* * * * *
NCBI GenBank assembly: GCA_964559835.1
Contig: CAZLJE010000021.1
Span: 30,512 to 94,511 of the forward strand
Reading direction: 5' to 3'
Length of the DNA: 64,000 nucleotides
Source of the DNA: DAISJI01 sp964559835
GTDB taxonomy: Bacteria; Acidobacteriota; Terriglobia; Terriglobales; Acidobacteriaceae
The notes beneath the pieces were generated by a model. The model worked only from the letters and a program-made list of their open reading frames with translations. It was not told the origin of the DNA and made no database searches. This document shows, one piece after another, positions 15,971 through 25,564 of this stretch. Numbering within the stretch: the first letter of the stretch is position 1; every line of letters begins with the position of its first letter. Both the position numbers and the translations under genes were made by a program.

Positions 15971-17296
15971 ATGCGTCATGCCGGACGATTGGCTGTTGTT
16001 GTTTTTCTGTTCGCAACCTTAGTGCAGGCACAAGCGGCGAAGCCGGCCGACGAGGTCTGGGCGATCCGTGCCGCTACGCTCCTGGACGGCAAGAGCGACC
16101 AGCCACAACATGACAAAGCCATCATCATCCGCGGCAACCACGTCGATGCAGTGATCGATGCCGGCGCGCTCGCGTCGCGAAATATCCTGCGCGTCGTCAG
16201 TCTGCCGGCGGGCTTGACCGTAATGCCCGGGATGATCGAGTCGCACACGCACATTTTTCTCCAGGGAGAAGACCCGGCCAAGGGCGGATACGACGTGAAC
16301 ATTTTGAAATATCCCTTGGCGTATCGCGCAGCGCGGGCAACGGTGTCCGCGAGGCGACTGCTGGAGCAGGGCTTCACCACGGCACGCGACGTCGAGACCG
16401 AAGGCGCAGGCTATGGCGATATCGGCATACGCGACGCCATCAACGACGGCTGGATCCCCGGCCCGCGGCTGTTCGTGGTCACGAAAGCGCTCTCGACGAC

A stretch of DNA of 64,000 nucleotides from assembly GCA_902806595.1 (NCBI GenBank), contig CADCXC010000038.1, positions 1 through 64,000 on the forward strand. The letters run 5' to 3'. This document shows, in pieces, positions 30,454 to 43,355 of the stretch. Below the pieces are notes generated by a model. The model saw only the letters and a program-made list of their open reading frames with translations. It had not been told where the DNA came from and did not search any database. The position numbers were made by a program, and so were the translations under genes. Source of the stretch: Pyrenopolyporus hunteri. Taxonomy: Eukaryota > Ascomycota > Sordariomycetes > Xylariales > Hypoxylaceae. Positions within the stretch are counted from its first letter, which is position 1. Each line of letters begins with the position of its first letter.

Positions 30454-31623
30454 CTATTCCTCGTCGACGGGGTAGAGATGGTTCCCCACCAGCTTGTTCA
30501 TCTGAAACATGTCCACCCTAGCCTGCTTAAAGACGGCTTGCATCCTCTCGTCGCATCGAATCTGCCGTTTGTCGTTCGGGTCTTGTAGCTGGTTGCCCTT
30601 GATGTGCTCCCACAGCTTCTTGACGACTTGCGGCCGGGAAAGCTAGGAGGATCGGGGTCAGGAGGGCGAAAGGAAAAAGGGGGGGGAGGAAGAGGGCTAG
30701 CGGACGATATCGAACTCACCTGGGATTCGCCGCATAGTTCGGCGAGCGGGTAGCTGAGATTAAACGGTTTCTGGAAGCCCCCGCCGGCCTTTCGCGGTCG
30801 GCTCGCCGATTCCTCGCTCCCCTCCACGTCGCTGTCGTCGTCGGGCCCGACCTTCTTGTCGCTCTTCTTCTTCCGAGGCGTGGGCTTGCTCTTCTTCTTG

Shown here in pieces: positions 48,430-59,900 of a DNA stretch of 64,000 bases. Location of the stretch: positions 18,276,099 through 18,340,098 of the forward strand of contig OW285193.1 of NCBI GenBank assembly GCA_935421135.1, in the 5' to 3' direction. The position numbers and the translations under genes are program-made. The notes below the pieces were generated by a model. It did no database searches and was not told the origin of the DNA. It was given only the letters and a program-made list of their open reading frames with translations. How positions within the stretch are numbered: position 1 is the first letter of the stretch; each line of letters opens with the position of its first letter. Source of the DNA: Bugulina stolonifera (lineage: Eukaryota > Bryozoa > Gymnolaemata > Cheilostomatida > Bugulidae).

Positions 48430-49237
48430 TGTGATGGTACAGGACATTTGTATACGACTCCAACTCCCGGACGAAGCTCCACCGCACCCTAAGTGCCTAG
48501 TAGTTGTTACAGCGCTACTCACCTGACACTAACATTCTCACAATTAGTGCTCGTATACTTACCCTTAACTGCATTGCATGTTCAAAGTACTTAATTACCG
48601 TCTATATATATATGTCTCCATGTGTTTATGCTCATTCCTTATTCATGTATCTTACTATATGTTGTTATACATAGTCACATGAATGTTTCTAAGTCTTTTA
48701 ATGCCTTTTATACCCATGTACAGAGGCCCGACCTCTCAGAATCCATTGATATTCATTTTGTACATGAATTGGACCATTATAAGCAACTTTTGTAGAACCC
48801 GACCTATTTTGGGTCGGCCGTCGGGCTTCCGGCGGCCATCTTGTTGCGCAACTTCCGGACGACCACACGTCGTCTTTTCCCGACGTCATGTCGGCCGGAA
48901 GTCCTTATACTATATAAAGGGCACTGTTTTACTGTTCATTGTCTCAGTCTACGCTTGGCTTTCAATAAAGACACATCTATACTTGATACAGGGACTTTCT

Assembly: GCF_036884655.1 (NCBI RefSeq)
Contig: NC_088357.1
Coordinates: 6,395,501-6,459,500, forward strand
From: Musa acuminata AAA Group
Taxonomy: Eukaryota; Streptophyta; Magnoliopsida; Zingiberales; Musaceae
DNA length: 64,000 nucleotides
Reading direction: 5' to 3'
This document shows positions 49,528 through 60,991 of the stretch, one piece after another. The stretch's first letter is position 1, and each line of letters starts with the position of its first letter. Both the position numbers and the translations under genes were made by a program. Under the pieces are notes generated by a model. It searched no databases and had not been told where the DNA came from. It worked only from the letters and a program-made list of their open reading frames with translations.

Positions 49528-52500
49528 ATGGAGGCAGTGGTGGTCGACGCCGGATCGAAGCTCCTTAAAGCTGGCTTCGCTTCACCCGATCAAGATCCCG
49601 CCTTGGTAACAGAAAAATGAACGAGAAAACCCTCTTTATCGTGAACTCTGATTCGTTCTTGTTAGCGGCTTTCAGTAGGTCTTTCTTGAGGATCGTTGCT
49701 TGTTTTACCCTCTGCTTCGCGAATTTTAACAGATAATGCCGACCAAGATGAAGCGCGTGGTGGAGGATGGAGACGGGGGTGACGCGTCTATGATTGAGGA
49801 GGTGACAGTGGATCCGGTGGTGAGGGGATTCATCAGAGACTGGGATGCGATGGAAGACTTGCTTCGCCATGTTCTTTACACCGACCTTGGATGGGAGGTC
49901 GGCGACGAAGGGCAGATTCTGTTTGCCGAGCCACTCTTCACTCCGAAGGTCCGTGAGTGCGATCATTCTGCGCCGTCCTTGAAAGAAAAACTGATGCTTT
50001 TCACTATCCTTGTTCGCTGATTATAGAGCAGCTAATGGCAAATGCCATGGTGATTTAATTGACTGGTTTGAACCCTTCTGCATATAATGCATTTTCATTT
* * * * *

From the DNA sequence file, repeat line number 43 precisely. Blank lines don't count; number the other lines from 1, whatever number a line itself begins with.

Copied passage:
49801 GGTGACAGTGGATCCGGTGGTGAGGGGATTCATCAGAGACTGGGATGCGATGGAAGACTTGCTTCGCCATGTTCTTTACACCGACCTTGGATGGGAGGTC